5 Unexpected Home Improvements That Can Be Lumped Into Your Home Loan

Unless you have unlimited wealth and are buying a custom-built home with no expense spared, you have had to make some concessions in the home-buying process. Pretty much everyone who buys an existing home wants to make some changes to it once they move in. But that costs money, and you have likely invested every spare dime you have into your down payment and closing costs.

Did you know that you may be able to wrap some of these repairs and improvements into your home loan? You would be surprised to learn how easy it is to finance improvements with your purchase-money home loan.

Here are 5 unexpected home improvement items that can be lumped into your home loan:

1. Room Improvements

If the home you are buying has an older kitchen or an unfinished basement, you probably saved a lot of money on the home price. But these rooms are much more useful if they are completed and up-to-date. A finished basement or a modern kitchen can add thousands of dollars to the fair market value of your home. Not only that, but you will be happier with the extra usable space in the basement, and your kitchen will better accommodate your busy lifestyle. And as such, your lender may be willing to allow you to take a larger amount in the loan to make such improvements.

2. Add-Ons

Money for home improvements does not just apply to the existing rooms, however. If the house is too small for your needs, you should consider adding to the structure. A mother-in-law suite, an enclosed garage or even a greenhouse would add use and value to your property. Whatever you decide to do, be sure to thoroughly vet any potential contractors. Confirm that they are bonded and licensed. Talk to your insurance agent about builder’s risk insurance, and how you can protect yourself and your assets during construction.

3. Home Repairs

Sometimes the money you want to spend is for pure necessity. You may have agreed to buy the home, knowing that the roof needs to be replaced. Or, you see that it is time to fix the cement in the driveway. Your best route is to try to get these repairs completed by the previous owner, since some problems can lead to costly damage or leave you non-compliant with local ordinances. But for other circumstances, you can wrap the costs into your home loan. Get estimates for the repairs and talk to your lender.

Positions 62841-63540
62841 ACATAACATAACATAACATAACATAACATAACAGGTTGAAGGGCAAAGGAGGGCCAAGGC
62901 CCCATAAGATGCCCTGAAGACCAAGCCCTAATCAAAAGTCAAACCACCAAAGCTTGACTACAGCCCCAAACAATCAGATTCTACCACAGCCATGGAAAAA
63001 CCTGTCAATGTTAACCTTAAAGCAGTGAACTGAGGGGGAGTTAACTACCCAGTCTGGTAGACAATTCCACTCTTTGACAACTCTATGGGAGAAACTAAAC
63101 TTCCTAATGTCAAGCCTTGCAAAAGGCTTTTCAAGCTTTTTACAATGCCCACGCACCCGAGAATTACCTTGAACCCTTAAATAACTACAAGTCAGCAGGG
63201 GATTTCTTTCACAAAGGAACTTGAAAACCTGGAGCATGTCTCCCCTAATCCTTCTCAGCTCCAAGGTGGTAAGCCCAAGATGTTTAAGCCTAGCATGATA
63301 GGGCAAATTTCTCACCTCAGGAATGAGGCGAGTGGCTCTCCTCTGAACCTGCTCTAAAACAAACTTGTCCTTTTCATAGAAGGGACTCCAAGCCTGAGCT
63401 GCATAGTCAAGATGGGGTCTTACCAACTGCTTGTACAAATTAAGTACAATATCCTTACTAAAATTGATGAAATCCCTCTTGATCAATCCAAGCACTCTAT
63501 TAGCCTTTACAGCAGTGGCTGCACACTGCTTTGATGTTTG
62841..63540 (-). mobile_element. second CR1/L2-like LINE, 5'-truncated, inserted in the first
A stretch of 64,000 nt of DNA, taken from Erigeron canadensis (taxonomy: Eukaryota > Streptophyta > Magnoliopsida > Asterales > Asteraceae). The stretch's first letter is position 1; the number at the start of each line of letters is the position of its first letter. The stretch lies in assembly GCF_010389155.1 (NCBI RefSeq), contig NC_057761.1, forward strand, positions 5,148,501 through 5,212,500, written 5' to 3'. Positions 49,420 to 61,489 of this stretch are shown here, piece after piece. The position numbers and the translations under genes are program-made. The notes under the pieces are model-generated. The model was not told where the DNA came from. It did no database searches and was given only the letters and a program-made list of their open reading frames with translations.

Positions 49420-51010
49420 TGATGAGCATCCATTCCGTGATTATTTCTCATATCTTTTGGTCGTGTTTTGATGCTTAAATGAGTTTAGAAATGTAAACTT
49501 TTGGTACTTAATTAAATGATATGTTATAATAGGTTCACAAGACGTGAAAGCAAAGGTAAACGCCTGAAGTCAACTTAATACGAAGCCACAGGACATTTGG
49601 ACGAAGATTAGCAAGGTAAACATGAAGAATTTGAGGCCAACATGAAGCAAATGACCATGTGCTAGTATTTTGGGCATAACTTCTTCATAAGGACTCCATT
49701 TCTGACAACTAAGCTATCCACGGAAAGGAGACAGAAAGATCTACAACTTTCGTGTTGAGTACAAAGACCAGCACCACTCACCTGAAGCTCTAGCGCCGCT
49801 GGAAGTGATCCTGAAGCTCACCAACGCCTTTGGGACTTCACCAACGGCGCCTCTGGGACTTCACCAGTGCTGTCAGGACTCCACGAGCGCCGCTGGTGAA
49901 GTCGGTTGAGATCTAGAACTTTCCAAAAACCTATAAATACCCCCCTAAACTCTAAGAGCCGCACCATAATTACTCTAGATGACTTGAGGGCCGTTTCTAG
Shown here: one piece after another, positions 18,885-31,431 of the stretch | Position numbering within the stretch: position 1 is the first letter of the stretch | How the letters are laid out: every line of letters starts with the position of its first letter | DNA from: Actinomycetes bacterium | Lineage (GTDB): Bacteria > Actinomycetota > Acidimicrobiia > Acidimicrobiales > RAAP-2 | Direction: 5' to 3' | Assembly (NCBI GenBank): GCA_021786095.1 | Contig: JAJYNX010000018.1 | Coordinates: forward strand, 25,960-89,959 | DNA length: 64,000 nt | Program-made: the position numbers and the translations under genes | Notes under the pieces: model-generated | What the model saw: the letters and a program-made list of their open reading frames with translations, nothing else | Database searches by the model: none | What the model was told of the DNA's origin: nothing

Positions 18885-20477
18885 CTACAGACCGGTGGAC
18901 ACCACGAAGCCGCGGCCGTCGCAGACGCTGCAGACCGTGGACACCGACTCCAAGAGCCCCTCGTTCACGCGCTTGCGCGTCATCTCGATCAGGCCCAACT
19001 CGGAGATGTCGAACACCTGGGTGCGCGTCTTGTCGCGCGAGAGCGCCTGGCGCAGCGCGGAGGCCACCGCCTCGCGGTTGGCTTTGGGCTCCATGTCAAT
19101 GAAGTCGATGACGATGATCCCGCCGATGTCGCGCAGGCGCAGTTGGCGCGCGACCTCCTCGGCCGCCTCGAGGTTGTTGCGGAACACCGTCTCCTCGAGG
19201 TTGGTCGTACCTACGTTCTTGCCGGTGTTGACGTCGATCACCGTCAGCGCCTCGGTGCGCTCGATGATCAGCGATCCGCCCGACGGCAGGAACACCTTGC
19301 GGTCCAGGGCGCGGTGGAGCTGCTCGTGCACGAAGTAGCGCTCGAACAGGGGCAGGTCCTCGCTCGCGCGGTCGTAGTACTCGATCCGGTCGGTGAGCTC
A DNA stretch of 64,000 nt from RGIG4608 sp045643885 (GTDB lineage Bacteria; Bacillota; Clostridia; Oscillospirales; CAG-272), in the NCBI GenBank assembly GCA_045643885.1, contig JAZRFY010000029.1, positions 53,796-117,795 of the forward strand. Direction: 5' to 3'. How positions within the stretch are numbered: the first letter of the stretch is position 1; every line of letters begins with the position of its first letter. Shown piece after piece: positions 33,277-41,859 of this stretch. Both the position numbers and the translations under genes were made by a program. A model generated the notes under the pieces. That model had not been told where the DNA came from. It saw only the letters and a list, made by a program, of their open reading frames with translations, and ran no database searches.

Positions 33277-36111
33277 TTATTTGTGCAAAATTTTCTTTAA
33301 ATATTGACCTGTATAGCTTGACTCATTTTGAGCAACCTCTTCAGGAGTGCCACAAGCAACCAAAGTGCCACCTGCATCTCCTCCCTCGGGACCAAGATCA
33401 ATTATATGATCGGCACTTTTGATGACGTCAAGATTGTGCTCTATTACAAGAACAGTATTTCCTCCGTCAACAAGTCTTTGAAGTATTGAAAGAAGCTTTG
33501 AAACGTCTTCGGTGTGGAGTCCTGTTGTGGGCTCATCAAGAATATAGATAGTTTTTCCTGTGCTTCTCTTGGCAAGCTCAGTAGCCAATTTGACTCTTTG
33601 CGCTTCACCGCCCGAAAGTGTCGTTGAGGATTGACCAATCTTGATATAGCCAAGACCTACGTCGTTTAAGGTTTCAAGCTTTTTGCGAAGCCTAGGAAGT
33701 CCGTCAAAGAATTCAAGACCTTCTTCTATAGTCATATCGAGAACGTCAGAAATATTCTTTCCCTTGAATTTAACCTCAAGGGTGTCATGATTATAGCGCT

4. Exterior Improvement

When thinking about your home loan and your home’s needed improvements, don’t forget the exterior of your home. Many of the home repairs you might have noticed could be centered around the exterior of your home. But it’s not just repairs that your home’s exterior might need. There are also aesthetic improvements you might want to make, even if it’s just for future “curb appeal” purposes. Does your home need new shutters, siding, or a new paint job? Is the house in desperate need of a new garage door installation? Think about these types of things when planning out your improvement costs.

The house itself might be great, but also make sure to look at the backyard. Ah, the things we forget when we are buying a home. Whether your outdoor dreams feature a lagoon-style pool or just a simple retaining wall, you should plan for the way you intend to use the property. Avoid wasting your money on landscaping you feel you should have but do not want. Consider what you need and can maintain, and go for it.

Many home exterior projects can be included in your home loan. Whether it’s a project for the infrastructure or improvement of the home itself, or its landscaping needs, it’s worth it to ask your lender if these costs can be lumped into your home loan.

5. New Appliances

Depending on the arrangement you made with the previous owner, you will either be bringing in your own appliances or keeping theirs. Unless you are buying new, chances are quite good that you will not be happy with what you end up with. From refrigerators to furnaces, appliances do not last as long as the house. Newer models feature a lot of conveniences, plus they are generally more energy-efficient.

Once you are comfortable in your new home, you will be glad you took the time to make the necessary improvements. It is a lot easier to make your home better before you get settled. And by lumping the costs into your home loan, you can minimize the sting you feel when you pay for it.

About the Author

Jasmine Sagum has spent many years researching the home building and home improvement industry. She loves sharing her research & knowledge with others.